Our latest conservation successes - November 2021

Welcome to our regular update on the progress we are making together to help people and nature thrive.
There is still so much more to do if we are to avert catastrophic global warming. But there were signs of progress in and around the recent COP26 global climate conference, which we feature below…


The science is clear. We must prevent the global temperature from rising by more than 1.5°C or risk catastrophic impacts for people and nature. At the UN COP26 climate conference, there were signs that world leaders are moving in the right direction after agreeing to positive measures, including the phasing out of fossil fuel subsidies and reducing the use of coal. But, with the world still on track for warming above 2°C, countries must do so much more. Together, we must call on leaders to set stronger targets for climate action, recognize the valuable role that nature-based solutions can play, finance the work needed to build a safer future, and deliver a 50% cut in greenhouse gas emissions by 2030.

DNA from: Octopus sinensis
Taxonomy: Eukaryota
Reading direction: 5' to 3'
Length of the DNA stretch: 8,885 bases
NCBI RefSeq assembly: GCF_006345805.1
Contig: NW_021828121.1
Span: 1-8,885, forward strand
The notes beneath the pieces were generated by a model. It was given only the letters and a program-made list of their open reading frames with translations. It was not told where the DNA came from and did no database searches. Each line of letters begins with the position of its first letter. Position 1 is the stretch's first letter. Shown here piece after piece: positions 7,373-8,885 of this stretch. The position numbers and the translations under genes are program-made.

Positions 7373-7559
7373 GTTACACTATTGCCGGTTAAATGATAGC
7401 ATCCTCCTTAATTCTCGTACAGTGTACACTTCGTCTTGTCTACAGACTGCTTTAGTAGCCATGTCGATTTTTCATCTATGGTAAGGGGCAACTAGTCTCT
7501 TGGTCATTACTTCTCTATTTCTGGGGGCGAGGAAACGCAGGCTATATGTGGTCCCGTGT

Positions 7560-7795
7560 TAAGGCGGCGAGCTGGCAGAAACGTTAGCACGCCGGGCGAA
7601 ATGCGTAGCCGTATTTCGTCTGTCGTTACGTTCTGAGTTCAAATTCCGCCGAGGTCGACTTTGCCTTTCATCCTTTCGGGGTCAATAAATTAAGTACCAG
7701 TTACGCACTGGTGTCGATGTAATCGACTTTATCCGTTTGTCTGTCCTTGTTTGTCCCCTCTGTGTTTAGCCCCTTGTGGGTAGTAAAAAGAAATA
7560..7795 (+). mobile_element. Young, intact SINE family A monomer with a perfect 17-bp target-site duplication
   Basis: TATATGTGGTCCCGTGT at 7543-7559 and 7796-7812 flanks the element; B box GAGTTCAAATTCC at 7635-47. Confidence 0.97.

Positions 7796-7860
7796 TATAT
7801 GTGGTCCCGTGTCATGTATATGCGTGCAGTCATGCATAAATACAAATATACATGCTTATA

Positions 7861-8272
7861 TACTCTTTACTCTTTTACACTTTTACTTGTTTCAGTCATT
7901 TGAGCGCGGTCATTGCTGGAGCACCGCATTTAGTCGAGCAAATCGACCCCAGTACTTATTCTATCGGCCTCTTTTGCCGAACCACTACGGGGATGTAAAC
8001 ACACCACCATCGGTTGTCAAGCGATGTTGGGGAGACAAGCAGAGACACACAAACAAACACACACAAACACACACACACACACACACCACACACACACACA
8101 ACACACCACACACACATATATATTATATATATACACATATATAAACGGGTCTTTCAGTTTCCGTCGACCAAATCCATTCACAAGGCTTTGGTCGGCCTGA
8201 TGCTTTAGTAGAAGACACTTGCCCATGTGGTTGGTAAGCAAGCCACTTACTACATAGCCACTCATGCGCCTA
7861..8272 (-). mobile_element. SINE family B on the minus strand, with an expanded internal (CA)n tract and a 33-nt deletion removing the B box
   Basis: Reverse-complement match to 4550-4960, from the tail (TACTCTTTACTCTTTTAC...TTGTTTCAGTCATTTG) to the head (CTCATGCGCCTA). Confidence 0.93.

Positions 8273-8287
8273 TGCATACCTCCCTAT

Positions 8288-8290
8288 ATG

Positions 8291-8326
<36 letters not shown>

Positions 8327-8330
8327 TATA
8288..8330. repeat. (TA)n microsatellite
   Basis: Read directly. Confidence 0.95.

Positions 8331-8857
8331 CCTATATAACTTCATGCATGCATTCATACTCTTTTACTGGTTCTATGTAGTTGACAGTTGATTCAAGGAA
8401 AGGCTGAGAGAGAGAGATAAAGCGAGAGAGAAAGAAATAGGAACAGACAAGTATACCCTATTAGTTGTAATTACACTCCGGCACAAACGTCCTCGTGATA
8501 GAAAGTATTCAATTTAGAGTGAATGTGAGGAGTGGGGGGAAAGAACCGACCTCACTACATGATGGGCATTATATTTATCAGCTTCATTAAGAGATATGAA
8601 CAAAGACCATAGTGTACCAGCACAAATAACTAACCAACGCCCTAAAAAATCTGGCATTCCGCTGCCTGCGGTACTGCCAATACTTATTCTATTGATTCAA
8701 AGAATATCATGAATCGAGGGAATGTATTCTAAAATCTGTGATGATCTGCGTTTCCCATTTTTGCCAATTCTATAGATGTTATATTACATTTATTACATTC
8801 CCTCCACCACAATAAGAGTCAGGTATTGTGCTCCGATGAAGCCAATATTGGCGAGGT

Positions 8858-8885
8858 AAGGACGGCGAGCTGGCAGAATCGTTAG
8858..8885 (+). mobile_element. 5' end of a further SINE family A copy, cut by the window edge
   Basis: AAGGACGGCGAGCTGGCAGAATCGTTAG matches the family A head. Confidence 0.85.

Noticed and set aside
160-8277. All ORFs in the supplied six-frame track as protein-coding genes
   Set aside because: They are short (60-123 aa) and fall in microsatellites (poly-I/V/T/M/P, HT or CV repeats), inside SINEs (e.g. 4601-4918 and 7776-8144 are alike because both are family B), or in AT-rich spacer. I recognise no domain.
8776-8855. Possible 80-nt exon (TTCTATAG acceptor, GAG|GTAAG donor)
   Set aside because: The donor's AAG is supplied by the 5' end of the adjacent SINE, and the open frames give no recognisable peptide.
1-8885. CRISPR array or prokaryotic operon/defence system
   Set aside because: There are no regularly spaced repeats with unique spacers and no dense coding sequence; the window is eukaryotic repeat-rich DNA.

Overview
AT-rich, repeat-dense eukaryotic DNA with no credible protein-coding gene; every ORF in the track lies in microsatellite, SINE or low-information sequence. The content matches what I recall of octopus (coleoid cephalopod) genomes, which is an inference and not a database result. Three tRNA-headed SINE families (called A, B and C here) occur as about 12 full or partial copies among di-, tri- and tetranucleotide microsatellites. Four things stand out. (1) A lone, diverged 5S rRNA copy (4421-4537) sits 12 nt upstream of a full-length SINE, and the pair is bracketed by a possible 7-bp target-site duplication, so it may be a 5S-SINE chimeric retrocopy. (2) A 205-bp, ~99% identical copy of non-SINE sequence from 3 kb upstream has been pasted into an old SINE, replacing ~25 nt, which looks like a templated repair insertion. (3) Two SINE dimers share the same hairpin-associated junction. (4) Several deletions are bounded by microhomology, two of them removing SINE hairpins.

COP26 saw world leaders recognize that action to protect and restore nature must be at the heart of the response to the climate crisis. From forests that store carbon to the mangroves that help safeguard our coastal communities from the growing risk of floods, the natural world is our ally against climate change. So we welcome the historic declaration to halt forest loss and land degradation by 2030, signed by over 100 countries at COP26; the decision to hold an annual dialogue to strengthen ocean-based climate action; and the US$12 billion commitment by a number of states to protect, restore and sustainably manage forests. Although the COP26 decision recognized nature’s critical role in limiting global warming, we were disappointed that nature-based solutions to the climate crisis were not mentioned in the final text and we will be urging that this is taken up at next year’s COP in Egypt. WWF-backed analysis shows that nature-based solutions are a growing part of countries’ climate action plans, but governments need to do more.